Chinese dairy companies apologise

October 13, 2008

Three Chinese dairy companies have apologised for their part in the melamine poisoning of milk used for infant formula.

Inner Mongolia Yili Industrial Group, Mengniu Dairy and Bright Dairy Group were earlier found to have produced milk contaminated with melamine.

The scandal has savaged the companies’ share prices and prompted Seattle-based coffee chain Starbucks to pull Mengniu milk from its 300-plus stores last month.
  
Chinese health officials say nearly 10,700 infants and children are still in hospital after drinking milk and formula contaminated with melamine.

Still no more than four dead – I hope that is the true number and not a result of censorship.


Everything comes at a cost

October 13, 2008

More in your pocket may come at a cost.

This is the headline on an ODT opnion piece by Elizabeth Mackie, a Dominican Sister, who is writing on behalf of the Dominican Mission and Justice Committee.

She concludes by saying:

I’d like to offer a simple checklist to help us vote beyond the rhetoric of tax cuts.

If tax cuts come with increased government borrowing and debt, the cost is too high.

If tax cuts further limit the resources available for protecting species, or taking care of national parks and wild places, or protecting the Earth itself, the cost is too high.

If tax cuts mean that fewer resources will be applied to address climate change, the cost is too high.

If the billions spent on tax cuts mean that less is available to meet historic Treaty claims, the cost is too high.

If tax cuts result in increased numbers of children living in poverty, the cost is too high.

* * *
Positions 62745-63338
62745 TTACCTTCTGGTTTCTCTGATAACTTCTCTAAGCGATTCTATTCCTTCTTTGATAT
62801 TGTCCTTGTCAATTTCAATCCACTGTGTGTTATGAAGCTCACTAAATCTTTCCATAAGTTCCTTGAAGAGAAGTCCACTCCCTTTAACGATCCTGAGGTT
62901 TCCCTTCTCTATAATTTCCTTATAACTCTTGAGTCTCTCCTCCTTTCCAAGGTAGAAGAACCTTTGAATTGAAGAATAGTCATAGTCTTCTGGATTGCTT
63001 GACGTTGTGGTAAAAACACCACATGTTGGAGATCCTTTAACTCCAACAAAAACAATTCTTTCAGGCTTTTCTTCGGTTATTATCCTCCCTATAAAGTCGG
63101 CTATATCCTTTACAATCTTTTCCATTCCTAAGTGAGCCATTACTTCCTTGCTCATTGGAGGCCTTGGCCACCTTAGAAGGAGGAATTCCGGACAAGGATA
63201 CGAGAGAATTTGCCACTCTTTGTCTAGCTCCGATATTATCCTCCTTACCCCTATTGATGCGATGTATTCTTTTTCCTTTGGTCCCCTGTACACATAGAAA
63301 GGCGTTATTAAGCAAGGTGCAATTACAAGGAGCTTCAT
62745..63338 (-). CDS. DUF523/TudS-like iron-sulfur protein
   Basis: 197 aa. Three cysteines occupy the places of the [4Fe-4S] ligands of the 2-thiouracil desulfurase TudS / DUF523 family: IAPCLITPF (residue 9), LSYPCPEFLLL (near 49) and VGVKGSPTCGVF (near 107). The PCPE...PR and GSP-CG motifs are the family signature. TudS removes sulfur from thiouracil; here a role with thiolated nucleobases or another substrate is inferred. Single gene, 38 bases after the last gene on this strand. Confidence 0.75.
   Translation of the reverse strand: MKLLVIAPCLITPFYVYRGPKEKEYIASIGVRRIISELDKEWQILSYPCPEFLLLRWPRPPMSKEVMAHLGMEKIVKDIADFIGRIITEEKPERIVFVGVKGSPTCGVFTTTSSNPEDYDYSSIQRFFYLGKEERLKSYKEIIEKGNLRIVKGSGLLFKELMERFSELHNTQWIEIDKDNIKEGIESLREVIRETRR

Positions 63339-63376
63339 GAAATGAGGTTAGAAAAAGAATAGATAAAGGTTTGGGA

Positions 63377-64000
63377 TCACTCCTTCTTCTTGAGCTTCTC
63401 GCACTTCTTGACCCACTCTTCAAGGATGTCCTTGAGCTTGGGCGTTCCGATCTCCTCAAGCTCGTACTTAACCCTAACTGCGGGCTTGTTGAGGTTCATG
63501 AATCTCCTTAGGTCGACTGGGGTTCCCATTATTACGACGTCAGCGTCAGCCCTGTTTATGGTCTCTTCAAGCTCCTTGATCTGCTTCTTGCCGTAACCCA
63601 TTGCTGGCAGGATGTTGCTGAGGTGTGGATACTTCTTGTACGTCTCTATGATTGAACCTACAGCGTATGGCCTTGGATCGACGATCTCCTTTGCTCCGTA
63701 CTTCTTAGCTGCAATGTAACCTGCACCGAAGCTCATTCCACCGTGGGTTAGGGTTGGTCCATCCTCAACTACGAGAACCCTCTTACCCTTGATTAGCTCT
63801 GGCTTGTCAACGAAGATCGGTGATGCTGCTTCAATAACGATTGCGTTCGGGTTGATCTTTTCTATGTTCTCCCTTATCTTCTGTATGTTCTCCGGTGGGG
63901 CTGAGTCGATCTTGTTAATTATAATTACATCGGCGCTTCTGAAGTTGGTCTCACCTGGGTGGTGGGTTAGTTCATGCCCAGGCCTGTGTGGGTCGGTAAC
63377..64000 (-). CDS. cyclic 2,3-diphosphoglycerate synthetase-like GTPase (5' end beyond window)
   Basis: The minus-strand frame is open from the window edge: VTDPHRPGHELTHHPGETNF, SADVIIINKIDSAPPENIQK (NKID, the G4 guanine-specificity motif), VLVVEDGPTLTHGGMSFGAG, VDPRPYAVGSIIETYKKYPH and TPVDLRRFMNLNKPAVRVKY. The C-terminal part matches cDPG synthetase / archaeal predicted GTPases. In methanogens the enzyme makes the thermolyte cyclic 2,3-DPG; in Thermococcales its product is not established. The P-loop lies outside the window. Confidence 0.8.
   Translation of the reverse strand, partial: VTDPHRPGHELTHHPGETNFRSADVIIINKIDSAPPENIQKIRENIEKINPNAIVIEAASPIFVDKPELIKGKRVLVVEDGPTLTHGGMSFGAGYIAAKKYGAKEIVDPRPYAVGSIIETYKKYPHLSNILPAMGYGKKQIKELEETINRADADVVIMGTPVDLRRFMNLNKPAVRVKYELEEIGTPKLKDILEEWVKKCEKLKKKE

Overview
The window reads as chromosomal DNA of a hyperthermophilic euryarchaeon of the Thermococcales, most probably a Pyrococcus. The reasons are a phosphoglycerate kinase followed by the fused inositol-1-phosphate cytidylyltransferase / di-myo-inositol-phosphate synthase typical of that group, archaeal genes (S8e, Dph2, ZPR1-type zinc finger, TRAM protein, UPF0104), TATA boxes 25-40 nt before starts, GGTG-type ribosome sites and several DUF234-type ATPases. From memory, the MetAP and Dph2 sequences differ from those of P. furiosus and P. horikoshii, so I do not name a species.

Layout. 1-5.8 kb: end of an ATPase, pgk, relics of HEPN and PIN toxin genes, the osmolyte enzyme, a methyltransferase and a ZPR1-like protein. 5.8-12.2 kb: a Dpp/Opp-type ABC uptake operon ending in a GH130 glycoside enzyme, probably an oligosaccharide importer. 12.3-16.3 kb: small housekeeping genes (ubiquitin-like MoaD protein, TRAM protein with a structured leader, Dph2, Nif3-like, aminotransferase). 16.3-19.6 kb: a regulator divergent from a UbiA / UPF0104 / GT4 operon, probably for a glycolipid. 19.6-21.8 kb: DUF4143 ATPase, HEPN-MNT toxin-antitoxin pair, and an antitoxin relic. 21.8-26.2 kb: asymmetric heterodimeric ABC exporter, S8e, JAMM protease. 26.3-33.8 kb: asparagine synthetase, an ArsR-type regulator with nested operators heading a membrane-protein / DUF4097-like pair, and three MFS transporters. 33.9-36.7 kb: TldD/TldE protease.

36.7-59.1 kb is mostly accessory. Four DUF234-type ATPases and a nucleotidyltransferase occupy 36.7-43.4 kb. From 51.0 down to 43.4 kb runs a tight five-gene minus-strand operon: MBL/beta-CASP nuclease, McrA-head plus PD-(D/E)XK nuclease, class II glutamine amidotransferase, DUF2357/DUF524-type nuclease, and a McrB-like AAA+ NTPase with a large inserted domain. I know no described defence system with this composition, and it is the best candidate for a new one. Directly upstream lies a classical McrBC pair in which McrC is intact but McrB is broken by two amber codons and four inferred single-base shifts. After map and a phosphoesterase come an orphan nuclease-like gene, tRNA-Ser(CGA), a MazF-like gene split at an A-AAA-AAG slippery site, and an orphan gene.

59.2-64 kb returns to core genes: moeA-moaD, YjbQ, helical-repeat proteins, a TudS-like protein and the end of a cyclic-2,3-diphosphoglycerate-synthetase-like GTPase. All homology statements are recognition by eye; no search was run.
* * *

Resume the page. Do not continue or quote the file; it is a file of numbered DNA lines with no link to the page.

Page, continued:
If tax cuts are achieved through reduction in health, education and social support services, the cost is too high.

If tax cuts reduce the nation’s capacity to habilitate prisoners and compensate victims, the cost is too high.

If tax cuts deepen divisions in the social fabric of this nation, the cost is too high.

What price tax cuts? We all need to be sure about the real costs before we tick the boxes on November 8.

If those are her priorities, then it is not only the cost of tax cuts which is too high, so too is the cost of everything else which doesn’t address the issues she’s raised.

If we look back at the last nine years of Labour’s mis-management we can see that, by Elizabeth’s criteria, the costs of much of their policy has been too high.

And today we have another one – a universal student allowance.

Keeping Stock notes the country is broke and asks: where is the money coming from?

Everything comes at a cost but good policy also brings benefits which justify the cost.

A universal student allowance is not good policy and the benefits to the few who receive it will not justify the cost to the many who pay for it.

It certainly woudn’t get any ticks when measured against Elizabeth’s checklist.


Those were the good old days

October 13, 2008

Remember way back to 2003?

Where did all the money go?

The cartoon is from20 Years of Garrick Tremain, Politics fromt he pen of a leading cartoonist, published by New Holland.


Save power without sacrificing shower

October 13, 2008

There must be better ways to save power than endangering our physical and mental wellbeing by reducing the flow in our showers to a dribble.

So here’s your chance to give free rein to your inner environmentalist, show you don’t have to sacrifice clean to be green and come up with ideas that will save the planet without sacrifcing personal hygiene and comfort.

First prize gets the biggest laugh, and to get things started here’s my contribution:

The fashion industry could take a lead by promoting the crumpled look. There must be lots of watts wasted by wanton de-wrinkling.

If the fashionistas were to press for less pressing, make the dishevelled look de rigeur and say that creases are cool we could not only save power but also the time wasted by needlessly ironing the crinkles from clothes.